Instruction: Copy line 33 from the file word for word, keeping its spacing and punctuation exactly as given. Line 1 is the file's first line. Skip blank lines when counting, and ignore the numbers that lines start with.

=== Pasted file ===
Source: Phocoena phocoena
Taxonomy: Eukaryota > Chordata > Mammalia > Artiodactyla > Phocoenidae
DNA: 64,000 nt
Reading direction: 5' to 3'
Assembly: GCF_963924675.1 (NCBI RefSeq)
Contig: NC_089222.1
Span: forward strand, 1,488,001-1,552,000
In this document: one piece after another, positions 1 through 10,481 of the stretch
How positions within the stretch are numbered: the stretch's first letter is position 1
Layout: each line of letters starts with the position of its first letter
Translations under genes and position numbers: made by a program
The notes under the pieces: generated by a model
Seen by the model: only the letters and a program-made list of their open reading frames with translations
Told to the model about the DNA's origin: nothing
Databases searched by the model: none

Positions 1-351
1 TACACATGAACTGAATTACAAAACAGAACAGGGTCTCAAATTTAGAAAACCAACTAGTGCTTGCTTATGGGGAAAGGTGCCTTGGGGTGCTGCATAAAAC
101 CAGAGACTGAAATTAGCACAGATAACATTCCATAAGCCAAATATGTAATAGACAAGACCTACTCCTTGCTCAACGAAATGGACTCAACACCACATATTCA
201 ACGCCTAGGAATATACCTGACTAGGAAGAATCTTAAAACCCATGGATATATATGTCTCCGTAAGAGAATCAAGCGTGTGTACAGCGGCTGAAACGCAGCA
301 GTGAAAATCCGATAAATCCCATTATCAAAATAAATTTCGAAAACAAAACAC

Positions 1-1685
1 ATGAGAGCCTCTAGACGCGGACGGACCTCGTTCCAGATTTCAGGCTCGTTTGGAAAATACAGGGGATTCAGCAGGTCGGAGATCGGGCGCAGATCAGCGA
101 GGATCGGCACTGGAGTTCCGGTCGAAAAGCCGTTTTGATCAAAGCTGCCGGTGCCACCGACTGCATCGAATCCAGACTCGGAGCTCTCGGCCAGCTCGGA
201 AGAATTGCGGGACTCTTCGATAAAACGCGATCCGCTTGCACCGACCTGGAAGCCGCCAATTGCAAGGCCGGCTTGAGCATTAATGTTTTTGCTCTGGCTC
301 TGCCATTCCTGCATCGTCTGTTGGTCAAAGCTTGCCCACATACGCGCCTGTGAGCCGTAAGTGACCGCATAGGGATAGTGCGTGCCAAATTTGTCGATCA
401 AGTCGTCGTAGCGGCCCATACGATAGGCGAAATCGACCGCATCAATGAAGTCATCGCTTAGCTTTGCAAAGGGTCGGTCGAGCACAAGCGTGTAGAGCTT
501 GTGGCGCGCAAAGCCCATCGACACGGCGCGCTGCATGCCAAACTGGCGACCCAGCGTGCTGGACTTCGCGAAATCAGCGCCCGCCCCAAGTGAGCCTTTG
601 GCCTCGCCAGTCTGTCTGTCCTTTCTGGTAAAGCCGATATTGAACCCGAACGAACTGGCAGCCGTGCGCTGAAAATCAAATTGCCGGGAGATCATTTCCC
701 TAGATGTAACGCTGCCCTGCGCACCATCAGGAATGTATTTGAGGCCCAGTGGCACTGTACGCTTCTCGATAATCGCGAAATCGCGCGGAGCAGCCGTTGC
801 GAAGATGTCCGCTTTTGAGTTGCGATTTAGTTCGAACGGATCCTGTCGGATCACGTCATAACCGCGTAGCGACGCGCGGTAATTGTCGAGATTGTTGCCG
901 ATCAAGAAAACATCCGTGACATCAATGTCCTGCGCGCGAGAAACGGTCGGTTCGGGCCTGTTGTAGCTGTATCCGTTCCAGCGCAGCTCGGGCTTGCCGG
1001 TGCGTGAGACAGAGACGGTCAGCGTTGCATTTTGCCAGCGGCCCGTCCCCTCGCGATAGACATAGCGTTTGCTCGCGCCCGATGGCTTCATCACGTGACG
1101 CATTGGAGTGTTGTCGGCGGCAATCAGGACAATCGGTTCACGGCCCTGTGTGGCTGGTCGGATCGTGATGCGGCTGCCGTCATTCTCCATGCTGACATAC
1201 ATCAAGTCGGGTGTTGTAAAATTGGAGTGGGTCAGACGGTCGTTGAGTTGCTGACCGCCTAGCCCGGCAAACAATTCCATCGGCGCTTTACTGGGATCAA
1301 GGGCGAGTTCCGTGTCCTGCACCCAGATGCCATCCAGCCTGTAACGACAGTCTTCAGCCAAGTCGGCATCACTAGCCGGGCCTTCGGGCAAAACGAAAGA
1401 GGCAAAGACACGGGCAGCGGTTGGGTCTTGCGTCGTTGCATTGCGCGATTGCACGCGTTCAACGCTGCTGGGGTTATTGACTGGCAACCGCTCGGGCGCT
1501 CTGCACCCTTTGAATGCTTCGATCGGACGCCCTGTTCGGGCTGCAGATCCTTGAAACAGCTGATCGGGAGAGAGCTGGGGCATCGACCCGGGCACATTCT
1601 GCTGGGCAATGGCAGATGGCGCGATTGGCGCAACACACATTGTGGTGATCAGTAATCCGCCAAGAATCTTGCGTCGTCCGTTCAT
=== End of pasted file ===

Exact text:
1101 CATTGGAGTGTTGTCGGCGGCAATCAGGACAATCGGTTCACGGCCCTGTGTGGCTGGTCGGATCGTGATGCGGCTGCCGTCATTCTCCATGCTGACATAC